Sherrill Sellman, ND
There is growing evidence that a vitamin B12 deficiency, which affects an estimated one-quarter of North Americans, plays a major role in the onset of dementia.
If there is one disability that creates the greatest alarm for the baby boomer generation, it would be the loss of memory and brain functions. The concern is justified. Alzheimer’s disease and other types of dementia now affect 97,000 Canadians, and by 2031 it is estimated that this number will rise to 750,000. Unfortunately, this is a worldwide trend with an estimated 24 million people presently diagnosed with dementia and an estimated 81 million predicted by 2040. Are the various forms of dementia an inevitable consequence of aging or could they, in some instances, be symptomatic of an underlying (and overlooked) nutritional deficiency?
There is growing evidence that a vitamin B12 deficiency, which affects an estimated one-quarter of North Americans, plays a major role in the decline of neurological functions. B12 deficiency is more commonly found in the elderly and those with predisposing conditions such as Crohn’s disease.
Vitamin B12 (cobalamin), a fragile, water-soluble compound that performs a wide variety of functions in the body, is vital for good health. B12 is essential for normal nervous system function and normal red cell, white cell, and platelet production. A deficiency of B12, which may not be detected in a blood test, can result in neurological disorders often mimicking senility, dementia, or Alzheimer’s disease.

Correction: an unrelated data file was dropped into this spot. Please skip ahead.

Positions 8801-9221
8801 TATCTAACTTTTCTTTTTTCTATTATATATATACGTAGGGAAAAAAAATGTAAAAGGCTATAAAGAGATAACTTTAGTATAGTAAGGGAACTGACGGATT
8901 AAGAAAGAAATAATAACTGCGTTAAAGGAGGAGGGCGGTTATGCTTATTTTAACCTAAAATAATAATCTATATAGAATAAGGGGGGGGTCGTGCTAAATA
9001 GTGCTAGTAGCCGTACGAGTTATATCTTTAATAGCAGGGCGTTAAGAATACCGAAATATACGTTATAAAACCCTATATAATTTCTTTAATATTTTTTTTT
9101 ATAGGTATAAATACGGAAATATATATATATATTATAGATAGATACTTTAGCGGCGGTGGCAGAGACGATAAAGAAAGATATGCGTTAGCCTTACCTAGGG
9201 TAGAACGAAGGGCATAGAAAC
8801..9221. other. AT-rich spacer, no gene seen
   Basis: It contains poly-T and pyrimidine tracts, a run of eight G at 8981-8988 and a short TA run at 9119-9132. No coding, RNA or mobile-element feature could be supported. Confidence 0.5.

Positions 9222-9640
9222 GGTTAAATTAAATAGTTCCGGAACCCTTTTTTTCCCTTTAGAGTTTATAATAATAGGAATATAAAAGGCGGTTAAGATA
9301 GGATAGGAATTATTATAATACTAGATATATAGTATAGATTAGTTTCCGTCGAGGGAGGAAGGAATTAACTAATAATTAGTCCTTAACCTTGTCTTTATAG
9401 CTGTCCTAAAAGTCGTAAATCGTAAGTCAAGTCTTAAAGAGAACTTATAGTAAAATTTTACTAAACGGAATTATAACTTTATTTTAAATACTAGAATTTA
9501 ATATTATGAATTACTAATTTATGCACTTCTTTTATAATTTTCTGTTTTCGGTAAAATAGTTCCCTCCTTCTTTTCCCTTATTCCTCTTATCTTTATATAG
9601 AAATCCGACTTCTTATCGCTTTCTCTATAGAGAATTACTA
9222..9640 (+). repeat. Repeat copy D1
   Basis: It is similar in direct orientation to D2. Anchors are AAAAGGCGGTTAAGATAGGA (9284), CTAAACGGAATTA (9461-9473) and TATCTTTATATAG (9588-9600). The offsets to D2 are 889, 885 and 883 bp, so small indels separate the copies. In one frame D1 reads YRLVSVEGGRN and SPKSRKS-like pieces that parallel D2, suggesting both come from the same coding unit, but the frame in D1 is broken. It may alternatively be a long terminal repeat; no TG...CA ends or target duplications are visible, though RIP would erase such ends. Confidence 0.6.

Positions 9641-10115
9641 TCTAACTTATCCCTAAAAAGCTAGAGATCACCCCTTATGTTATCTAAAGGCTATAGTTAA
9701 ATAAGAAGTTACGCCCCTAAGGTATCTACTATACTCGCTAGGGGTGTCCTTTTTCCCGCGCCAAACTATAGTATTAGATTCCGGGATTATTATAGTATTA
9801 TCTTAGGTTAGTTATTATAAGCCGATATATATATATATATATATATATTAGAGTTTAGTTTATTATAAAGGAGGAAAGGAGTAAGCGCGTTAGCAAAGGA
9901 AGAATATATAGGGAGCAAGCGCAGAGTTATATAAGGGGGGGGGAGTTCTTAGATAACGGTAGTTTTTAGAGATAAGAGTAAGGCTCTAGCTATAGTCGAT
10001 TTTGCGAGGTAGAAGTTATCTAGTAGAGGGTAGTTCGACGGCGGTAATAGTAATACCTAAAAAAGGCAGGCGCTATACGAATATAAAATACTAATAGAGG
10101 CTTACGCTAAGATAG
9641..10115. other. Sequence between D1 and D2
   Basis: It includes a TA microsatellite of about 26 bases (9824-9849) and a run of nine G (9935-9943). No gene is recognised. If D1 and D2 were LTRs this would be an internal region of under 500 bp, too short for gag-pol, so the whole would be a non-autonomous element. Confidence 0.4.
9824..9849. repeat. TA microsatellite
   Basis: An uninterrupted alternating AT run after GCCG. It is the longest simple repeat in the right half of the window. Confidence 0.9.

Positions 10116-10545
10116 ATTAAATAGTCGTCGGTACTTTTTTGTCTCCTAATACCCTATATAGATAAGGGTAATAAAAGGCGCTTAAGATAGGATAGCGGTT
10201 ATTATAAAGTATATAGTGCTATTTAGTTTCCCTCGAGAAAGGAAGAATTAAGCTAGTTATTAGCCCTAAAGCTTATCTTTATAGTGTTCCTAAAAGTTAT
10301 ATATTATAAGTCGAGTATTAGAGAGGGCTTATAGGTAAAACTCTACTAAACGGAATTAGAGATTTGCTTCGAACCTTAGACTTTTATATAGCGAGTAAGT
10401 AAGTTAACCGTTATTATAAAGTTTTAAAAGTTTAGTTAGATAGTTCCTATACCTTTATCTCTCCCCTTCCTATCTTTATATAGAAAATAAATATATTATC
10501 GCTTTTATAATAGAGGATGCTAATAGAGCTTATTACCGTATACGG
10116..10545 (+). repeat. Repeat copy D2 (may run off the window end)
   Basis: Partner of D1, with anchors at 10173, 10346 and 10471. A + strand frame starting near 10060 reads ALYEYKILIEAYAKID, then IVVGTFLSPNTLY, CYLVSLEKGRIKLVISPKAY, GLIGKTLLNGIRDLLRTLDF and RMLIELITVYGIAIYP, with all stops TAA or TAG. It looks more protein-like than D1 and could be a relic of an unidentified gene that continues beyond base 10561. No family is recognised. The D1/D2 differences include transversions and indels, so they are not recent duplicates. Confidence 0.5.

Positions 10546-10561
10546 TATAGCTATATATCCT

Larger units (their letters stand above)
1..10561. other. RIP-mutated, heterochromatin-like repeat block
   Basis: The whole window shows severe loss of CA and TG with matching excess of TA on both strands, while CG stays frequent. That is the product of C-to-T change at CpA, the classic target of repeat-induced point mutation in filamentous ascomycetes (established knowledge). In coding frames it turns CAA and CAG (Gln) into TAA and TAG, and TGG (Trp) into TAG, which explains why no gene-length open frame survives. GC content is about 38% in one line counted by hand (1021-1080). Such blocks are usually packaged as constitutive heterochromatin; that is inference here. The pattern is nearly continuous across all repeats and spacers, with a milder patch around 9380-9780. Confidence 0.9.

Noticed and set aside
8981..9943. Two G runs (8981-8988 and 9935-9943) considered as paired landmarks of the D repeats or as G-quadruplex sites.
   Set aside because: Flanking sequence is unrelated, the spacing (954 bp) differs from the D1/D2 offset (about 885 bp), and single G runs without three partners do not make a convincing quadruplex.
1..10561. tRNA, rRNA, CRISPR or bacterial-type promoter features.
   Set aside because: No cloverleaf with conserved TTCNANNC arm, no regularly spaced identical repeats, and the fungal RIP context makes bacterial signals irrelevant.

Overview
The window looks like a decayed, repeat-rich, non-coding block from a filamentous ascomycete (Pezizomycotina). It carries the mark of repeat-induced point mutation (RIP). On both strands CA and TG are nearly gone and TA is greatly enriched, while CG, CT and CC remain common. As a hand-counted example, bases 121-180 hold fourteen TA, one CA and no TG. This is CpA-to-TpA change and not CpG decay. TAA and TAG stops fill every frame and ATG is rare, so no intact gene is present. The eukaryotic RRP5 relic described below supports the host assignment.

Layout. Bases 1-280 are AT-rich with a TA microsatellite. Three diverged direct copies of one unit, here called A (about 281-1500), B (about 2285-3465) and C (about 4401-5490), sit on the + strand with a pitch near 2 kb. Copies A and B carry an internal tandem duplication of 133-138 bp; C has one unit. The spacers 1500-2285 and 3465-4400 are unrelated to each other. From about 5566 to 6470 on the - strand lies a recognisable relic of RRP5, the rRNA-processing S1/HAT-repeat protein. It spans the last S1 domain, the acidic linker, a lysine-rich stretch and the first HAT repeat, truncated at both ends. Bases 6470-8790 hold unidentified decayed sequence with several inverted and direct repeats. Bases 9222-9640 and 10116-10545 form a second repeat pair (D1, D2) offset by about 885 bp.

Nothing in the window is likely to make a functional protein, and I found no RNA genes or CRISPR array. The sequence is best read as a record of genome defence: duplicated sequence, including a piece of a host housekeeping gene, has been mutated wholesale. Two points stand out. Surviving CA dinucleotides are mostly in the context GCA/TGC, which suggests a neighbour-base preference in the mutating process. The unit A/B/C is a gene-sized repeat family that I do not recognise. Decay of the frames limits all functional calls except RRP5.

Diet, age, and drugs are the prime culprits behind B12 deficiency. The primary sources of vitamin B12 are meat, dairy, eggs, and fish. Inadequate intake of these foods or impaired absorption directly impacts B12 levels. A vegan diet will not provide adequate sources of B12.
It should also be noted that microwave cooking may inactivate vitamin B12. Researchers found that after just six minutes of microwaving, nearly half of the vitamin B12 in food was destroyed.
Vitamin B12 has the unique ability to provoke the regeneration of nerves without adverse side effects. This is because B12 facilitates methylation, the process that creates and maintains nerves and brain chemicals.
In addition, vitamin B12 is able to lower homocysteine levels. Homocysteine is a toxic byproduct of methionine metabolism that can damage neurons. Importantly, homocysteine interferes with the methylation reactions critical for brain function. By lowering homocysteine levels, neurological functions can be improved.
Vitamin B12 also protects brain health by helping in the synthesis of the neurotransmitters, serotonin, dopamine, and norepinephrine.
People who do not respond to supplemental vitamin B12 may also be deficient in folate. Since vitamin B12 and folate work synergistically to restore normal homocysteine levels, increasing folate may also be necessary.
In the past, vitamin B12 was administered by injections. However, oral B12 supplements have been found to be as good as or better than injections. While there are several forms of B12, methylcobalamin is the most neurologically active form. When taken sublingually (under the tongue), it is immediately assimilated into the brain.
A daily dose of 1,000 mcg of B12 is usually sufficient. However, if there is a deficiency then 2,000 mcg daily for one month is recommended, followed by 1,000 mcg daily.
There is little question that many people exhibiting symptoms of Alzheimer’s and other forms of dementia actually suffer from a vitamin B12 deficiency. For so many people, simply taking a B12 supplement could rescue them from the darkness.
While depression is a common symptom of early-stage dementia, the following can also be affected:
The elderly are most at risk of B12 deficiencies. There are several reasons for this: